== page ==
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When Giants Walked the Earth

A Biography of Led Zeppelin
Written by: Mick Wall
Narrated by: Simon Vance
Length: 18 hrs and 11 mins
3.5 out of 5 stars (11 ratings)

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Publisher's Summary

Led Zeppelin rose to become one of the biggest-selling rock bands of all time. Mick Wall, respected rock writer and former confidant of band members Jimmy Page and Robert Plant, unflinchingly tells the story of the band that wrote the rulebook for on-the-road excess and eventually paid the price for it, with disaster, drug addiction, and death.

Wall also recounts, in a series of flashbacks, the life stories of the five individuals that made the dream a reality: Jimmy Page, Robert Plant, John Paul Jones, John Bonham, and their infamous manager, Peter Grant.

Finally, the full, shocking story is told from the inside.

©2009 Mick Wall (P)2009 Blackstone Audio, Inc.

What the critics say

"So this is the big one: a fat, juicy biography of the biggest band ever....Mick Wall, the veteran rock journalist, lays it all bare in a book that can only be described as definitive." ( Daily Telegraph)
"That Wall can add so much fresh detail to the Led Zep story is in itself an extraordinary achievement. That he manages to humanize these planet-striding giants while doing so puts this book into the 'definitive' category." ( Classic Rock magazine)
"Wall painstakingly traces Zeppelin's development and musical pedigree. His access and attention to detail make this a definitive work….an essential source for anyone eager to learn about the era when rock stars ruled the world." ( Publishers Weekly)

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What members say

Average Customer Ratings

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  • Overall
    3 out of 5 stars
  • Performance
    1 out of 5 stars
  • Story
    5 out of 5 stars

Great details but hard work to listen to

This is a detailed book with tons of interesting stories about how the band got together and how they regularly crossed paths with other legends like Steve Winwood,Ron Wood, Bev Bevan - all these great names working the session and touring circuits in the mid 1960s. But the presentation and narration for me were really hard to take. I could do without the second-person flashbacks. They are jarring and obtuse. If Mick Wall had actually had these conversations, then they would have served as a great central thread. But when the introduction says "I made this stuff up," well, it takes away some of the credibility of the piece, just like learning your favorite singer used a voice double to record a tune. Added to this is the distracting cockney narration. Simon Vance does a fine job for most of the book - the third-person narrative - but blimey, mate! Just because Led Zeppelin is a British band doesn't mean the audience needs to be reminded of this in every sentence. It's like a bio of Tim McGraw or Garth Brooks narrated by Foghorn Leghorn or Gomer Pyle. If Jimmy or Robert had said it, then, fine, that's character. But as second person narration, I personally found it a bloody bit over the bloody top, eh, major? Overall a great history of the band for those looking for the intricacies of their collective genius, but I would love to read Version 2, in third person only. Alright, guv?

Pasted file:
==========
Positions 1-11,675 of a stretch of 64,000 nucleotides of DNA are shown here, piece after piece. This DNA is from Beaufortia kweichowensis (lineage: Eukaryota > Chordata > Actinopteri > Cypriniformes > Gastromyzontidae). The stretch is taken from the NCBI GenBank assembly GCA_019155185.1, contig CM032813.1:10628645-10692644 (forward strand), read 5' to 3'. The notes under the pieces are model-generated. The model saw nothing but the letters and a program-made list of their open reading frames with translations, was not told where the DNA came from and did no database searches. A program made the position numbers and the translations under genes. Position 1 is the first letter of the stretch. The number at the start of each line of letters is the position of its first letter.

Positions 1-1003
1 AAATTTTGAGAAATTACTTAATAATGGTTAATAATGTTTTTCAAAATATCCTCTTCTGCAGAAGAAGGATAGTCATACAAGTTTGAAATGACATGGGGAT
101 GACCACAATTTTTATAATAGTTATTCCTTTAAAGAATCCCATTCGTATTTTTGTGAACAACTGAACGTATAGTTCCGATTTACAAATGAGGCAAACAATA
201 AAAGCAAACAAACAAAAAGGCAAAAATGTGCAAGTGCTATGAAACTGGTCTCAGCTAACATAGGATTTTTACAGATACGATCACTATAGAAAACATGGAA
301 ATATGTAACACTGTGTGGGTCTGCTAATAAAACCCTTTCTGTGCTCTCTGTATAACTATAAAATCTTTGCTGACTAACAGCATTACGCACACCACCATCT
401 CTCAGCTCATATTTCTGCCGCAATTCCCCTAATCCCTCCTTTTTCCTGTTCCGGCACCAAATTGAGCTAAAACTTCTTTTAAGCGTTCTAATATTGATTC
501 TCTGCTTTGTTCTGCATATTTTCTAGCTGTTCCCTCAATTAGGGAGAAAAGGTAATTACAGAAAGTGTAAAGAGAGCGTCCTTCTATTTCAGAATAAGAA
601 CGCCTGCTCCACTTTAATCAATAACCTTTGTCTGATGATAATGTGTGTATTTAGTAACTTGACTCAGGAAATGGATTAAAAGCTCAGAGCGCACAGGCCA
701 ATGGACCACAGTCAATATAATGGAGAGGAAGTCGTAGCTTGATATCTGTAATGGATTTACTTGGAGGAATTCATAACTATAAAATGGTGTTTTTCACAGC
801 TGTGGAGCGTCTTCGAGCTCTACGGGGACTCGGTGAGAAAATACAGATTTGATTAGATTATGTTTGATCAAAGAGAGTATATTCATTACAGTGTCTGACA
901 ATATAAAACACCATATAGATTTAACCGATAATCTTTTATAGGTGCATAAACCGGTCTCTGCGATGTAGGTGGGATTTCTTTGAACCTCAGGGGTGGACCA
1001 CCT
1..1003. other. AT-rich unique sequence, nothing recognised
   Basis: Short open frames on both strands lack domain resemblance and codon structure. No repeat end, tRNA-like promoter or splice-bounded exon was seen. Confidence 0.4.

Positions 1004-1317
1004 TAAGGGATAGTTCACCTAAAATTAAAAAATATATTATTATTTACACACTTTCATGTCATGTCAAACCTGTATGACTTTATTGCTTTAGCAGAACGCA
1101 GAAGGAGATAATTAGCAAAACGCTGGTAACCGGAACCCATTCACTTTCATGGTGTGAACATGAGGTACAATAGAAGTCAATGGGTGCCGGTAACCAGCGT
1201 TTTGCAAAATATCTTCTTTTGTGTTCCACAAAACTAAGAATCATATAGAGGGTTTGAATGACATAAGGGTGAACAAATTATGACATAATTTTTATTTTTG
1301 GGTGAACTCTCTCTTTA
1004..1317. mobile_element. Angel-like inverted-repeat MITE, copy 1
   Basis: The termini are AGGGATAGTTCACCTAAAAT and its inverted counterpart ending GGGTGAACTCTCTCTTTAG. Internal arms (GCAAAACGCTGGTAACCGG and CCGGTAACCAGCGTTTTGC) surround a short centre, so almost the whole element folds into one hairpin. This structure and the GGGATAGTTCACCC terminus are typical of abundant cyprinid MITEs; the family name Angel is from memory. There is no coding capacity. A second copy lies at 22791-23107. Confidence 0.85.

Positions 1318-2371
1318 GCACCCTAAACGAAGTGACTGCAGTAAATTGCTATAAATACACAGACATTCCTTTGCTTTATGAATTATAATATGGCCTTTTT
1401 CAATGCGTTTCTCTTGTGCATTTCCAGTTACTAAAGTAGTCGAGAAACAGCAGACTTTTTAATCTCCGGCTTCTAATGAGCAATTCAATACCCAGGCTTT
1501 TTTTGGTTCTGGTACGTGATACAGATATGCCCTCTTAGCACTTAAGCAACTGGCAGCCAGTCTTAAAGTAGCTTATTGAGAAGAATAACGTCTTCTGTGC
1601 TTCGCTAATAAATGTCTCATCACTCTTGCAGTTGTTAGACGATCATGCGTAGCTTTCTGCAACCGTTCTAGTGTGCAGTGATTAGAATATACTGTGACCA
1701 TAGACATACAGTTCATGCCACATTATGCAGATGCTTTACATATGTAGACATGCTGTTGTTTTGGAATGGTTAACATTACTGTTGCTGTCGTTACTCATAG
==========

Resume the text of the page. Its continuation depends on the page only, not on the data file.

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  • Overall
    5 out of 5 stars
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    5 out of 5 stars
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    5 out of 5 stars
  • David
  • 2011-09-14

Must read for Led Zeppelin Fans

I love Led Zeppelin, so when I saw this book on Audible, I had to get it. The stories in this book at just delicious--these guys were the quintessential out of control British rock stars, and they relished their roles to the hilt. The stories of their sexual escapades, while not for the faint of heart, are really funny and crazy.
I wasn't wild about the fake first person flashback sequences, and I wish the author had just written the information in a more conventional fashion, but the book has so much interesting material that I would highly recommend it. Be sure to have you Led Zeppelin library available on iTunes so you can listen to the tracks as they are discussed.

9 of 9 people found this review helpful

  • Overall
    4 out of 5 stars
  • Rich
  • 2011-02-08

Led Zeppelin Bio

I have always been a huge Led Zeppelin fan and this is the most in-depth biography of the band. Gives details of all the key-players who influenced Page, Bonham, Jones and Plant as well as in-depth insight into the lives of all who contributed to their success, mystery, and to their demise. A real behind-the-scenes story. A must-listen for any Zeppelin fan!!